BOOKS ON RABIES
Mad Dogs and Englishmen: Rabies in Britain, 1830-2000, by Neil Pemberton and Michael Worboys. Palgrave, 2007.
The introduction states that “the dread of rabies and hydrophobia was a constant presence and perpetual concern” in Victorian England.
Rabid: a Cultural History of the World’s Most Diabolical Virus, by Bill Wasik and Monica Murphy. Penguin, 2012.
A journalist and veterinarian trace the history and cultural influence of this dread disease.
WEBSITES ON THE PLAGUE
Science Museum (U.K.)’s introduction to Black Death pandemics in history.
Wellcome Collection’s page on the village of Eyam in Derbyshire and how residents quarantined themselves in the 1300s.
Article by Joshua Mark on the 1347-52 pandemic, about both Christians and Muslims.
About outbreaks in the Australian state in the 20th century, with photographs.
National Museum of Australia’s page on 20th century plague.
Science History Institute’s page on an outbreak of plague in San Francisco at the turn of the 20th century.
University of Texas Medical Branch’s online collection of documents, such as a creepy photo of rat catchers, on the fight against plague in the Texas seaport in 1920.
BOOKS ON THE PLAGUE
Daily Life During the Black Death, by Joseph Byrne. Greenwood Press, 2006.
Chapters discuss the effect of the Black Death on the churches, in government circles, in theaters, on manors and villages, etc. There is a section on the Muslim world, but it mostly covers European history.
The Great Mortality: an Intimate History of the Black Death, the Most Devastating Plague of All Time, by John Kelly. HarperCollins, 2005.
“Attempts to bring alive the world described in the letters, chronicles, and reminiscences of contemporaries” [—preface] on the Black Death of the 1300s in Italy, France, and Britain.
Justinian’s Flea: Plague, Empire and the Birth of Europe, by William Rosen. Jonathan Cape, 2007.
Rosen examines the first plague pandemic in the 540s and its effect on late antiquity. Twenty five million people were estimated to have died.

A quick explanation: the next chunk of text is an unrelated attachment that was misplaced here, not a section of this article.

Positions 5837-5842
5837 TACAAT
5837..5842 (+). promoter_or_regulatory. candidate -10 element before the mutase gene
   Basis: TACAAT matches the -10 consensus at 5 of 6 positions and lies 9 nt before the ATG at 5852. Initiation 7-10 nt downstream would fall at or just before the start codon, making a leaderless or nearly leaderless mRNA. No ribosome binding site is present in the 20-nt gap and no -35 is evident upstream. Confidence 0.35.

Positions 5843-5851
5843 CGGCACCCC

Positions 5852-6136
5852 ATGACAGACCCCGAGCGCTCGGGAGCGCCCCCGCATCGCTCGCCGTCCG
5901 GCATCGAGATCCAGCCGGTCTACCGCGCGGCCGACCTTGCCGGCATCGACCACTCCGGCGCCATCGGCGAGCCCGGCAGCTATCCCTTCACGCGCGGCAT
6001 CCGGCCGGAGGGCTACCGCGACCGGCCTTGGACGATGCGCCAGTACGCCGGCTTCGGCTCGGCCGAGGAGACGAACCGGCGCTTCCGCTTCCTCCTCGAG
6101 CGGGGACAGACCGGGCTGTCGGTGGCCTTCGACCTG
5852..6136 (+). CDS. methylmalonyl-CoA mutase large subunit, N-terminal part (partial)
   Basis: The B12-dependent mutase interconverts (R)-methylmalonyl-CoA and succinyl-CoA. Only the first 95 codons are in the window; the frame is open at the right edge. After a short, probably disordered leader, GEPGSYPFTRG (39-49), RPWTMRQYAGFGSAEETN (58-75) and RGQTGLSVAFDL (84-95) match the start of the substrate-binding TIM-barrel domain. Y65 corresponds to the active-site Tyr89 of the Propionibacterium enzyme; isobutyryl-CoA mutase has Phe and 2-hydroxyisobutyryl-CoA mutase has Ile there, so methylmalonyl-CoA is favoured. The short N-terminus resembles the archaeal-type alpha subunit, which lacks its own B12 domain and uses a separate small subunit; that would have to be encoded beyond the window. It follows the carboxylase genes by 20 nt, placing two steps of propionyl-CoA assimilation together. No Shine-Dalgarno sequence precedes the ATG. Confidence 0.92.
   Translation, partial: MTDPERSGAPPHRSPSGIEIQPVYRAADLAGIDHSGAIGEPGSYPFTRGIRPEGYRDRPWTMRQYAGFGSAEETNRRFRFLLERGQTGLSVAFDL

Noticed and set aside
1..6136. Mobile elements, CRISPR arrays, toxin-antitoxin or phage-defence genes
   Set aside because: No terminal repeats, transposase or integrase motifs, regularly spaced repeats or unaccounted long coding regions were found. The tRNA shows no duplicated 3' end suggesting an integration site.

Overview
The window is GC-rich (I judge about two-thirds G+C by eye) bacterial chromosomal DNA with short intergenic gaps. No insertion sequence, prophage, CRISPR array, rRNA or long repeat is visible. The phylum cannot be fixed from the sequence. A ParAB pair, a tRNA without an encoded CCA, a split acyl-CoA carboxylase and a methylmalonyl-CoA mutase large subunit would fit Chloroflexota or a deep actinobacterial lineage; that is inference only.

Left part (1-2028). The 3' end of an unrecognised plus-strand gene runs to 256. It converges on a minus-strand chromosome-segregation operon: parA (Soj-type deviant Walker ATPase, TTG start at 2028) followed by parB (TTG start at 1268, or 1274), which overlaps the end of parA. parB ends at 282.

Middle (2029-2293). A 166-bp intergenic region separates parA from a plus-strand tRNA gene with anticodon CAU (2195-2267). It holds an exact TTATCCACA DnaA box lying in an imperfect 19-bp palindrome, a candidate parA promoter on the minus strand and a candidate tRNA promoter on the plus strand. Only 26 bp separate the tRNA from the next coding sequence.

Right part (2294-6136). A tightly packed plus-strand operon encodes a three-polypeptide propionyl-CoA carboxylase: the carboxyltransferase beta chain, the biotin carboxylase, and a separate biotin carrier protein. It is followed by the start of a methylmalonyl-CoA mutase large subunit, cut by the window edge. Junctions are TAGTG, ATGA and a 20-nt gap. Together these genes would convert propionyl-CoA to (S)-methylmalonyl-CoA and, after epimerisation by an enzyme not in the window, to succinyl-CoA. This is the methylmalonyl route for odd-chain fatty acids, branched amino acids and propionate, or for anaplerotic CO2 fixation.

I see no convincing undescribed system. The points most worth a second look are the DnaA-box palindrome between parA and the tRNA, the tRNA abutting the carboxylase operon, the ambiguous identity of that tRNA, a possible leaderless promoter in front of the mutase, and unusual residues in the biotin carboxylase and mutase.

Plague in the Early Modern World: a Documentary History, ed. by Dean Bell. Routledge, 2019.
Excerpts of relevant primary source documents (with editor’s context) on the Plague between 1300-1700s.
WEBSITES ON CHOLERA
This site offers digitized 19th century books and primary sources from the library’s collection on cholera, some in languages other than English.
The link offers maps, drawings, cartoons, etc. associated with cholera from all over the world. This link
will connect you to 547 19th century books and sources on the topic, which you can view immediately or download.
British immigrants brought the disease with them in 1832, according to the Canadian Encyclopedia. This article gives a brief overview of 19th century cholera epidemics.
These websites’ titles are rather self-explanatory:
BOOKS ON CHOLERA
Ghost Map, by Steven Johnson. Riverhead Books, 2007.
The story of how Dr. John Snow solved the mystery of a cholera outbreak in 1850s London.
Cholera, the Biography, by Christopher Hamlin. Oxford, 2009.
Concentrates on outbreaks of the disease in the 19th century in Britain and India.
Cholera, a Worldwide History, by S.L. Kotar and J.E. Gessler. McFarland, 2014.
The authors use period sources, especially newspapers, to tell the story of the disease from the 1800s through the 2000s.
About the contributor: B.J. Sedlock is Lead Librarian and Coordinator of Metadata and Archives at Defiance College in Defiance, Ohio. She writes book reviews and articles for The Historical Novels Review, and has contributed to The Sondheim Review.